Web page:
Chocolate War Rations, Round One
In my previous post, I shared some war-themed ads for children’s candy from the WWI era. It’s not surprising that candy makers would jump on the war bandwagon by using war imagery and themes to attract attention. But at the same time, the candy trade was also working very hard to position its product as an essential support for the war effort.
Everyone expected that war would bring rationing and scarcity. The economic viability of the candy business depended on defining candy as food, as a necessity for every day life. Candy makers used every means they could to bring this message to their customers. Here’s the copy from another ad for Zatek Eatmors, this one from 1917:
Show the children how to make an Eatmor Cannon. Zatek Milk Chocolate Eatmors will feed a whole army of hungry soldiers. Appoint one child “Quartermaster” and let him issue the “rations.” [image of chocolate stars flying out of tube/cannon, children playing with cannon and soldiers on the floor indoors, girl and boy]. The sealed Eatmor tube makes sure that each soldier receives his portion clean and fresh. The 28 or more sweet-milk-chocolate-stars are ample to go around. Their wholesome nourishment provides the necessary ’pep’ for long marches and trench warfare.
The message is cleverly double: the children are playing soldier, and the chocolate will give them “pep” for their play. But also we are meant to read this ad literally: chocolate provides real nourishment for real soldiers. Real cannons kill the enemy, of course. But chocolate cannons keep the troops going and, perhaps, win the war.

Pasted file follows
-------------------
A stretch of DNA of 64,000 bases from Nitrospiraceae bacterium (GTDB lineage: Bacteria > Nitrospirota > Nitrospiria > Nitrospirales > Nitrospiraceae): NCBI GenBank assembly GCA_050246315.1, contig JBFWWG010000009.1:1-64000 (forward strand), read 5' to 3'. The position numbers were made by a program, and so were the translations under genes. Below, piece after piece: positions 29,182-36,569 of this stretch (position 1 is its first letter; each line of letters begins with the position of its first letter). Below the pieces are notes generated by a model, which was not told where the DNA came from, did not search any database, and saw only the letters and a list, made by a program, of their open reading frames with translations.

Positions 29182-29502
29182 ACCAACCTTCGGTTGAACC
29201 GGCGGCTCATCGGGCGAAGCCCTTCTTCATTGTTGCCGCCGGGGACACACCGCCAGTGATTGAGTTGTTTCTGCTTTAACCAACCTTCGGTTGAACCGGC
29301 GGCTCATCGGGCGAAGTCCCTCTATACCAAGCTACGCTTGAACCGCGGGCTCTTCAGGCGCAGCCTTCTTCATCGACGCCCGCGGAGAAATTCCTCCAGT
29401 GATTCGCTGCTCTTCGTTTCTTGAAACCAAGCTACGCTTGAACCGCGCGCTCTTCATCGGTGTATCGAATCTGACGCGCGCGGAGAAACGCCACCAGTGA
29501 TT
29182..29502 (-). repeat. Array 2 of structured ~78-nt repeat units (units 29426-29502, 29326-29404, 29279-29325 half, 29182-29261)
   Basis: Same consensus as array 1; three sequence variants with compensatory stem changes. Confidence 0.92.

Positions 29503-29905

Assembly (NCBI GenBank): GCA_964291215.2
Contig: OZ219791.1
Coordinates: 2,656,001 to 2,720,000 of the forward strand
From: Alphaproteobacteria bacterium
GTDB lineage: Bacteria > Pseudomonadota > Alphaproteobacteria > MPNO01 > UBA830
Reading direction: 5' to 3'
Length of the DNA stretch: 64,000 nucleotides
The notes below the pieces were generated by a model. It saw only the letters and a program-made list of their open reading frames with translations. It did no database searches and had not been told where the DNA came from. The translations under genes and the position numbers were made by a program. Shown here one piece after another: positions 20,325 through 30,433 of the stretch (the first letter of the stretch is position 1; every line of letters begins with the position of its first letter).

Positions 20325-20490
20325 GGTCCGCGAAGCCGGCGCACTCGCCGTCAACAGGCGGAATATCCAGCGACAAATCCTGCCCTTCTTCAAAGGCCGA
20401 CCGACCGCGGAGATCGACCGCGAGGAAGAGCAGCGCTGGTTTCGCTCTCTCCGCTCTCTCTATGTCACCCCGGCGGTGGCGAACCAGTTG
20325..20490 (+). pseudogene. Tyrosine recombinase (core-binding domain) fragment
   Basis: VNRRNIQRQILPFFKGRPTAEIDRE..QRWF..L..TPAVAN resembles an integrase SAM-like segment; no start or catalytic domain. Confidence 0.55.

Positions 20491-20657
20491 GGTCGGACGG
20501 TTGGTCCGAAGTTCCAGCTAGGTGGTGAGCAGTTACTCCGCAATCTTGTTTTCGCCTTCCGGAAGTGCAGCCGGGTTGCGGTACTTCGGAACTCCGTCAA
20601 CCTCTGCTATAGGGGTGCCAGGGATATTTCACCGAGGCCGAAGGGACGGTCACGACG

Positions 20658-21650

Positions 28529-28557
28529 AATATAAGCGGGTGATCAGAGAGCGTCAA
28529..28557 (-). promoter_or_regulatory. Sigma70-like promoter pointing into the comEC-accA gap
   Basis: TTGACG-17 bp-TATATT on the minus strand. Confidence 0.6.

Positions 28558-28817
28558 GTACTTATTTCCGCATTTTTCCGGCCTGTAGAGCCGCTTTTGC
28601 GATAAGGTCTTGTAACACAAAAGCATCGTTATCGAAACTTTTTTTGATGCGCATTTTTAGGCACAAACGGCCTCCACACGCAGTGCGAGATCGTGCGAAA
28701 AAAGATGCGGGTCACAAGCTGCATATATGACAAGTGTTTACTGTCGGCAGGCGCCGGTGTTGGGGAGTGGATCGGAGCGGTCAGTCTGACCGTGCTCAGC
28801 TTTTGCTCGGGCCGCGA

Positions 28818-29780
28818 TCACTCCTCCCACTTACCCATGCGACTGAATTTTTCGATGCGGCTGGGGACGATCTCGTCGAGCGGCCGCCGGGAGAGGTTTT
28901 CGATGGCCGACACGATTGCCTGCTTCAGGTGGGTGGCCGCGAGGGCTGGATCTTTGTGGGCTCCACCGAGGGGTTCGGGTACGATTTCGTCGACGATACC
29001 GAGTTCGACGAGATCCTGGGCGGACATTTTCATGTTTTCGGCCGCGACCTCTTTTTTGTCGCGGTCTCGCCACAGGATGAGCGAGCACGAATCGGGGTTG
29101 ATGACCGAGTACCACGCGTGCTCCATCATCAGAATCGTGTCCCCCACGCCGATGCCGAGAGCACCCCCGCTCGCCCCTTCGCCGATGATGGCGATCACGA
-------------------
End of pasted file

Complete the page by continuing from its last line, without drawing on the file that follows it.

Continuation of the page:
Candy, and chocolate in particular, was increasingly seen as the ideal ration under the dangers of war. As early as 1914, when the war broke out in Europe, U.S. candy makers took note of the popularity of chocolate among European armies as “a favorite emergency ration on account of its small bulk and the large amount of nutriment it contains.”
And then on in 1917 the life saving virtues of chocolate made the headlines. On June 1, two British aviators who had been shot down over the North Sea were finally rescued. They had been floating on wreckage for five days, sustained only by a small piece of chocolate which they shared. The U.S. Navy took note. In July, they announced “a new emergency ration, for issuance to the marines and sailors who may be ordered into action under circumstances which may result in their being separated for more than a day from their base of supplies. The ration will consist of biscuit and either a highly nutritious form of chocolate or peanut butter.”
By the time World War II came around, chocolate manufacturers were ready with U.S. military-approved field ration chocolate bars. But that’s another story.
Sources: “Troops and Chocolate,” International Confectioner November 1914, p. 42; “Aviators 5 Days on Wreckage Lived on a Piece of Chocolate,” New York Times, 2 June 1917; (No title: comment on Navy rations) International Confectioner August 1917, p. 57.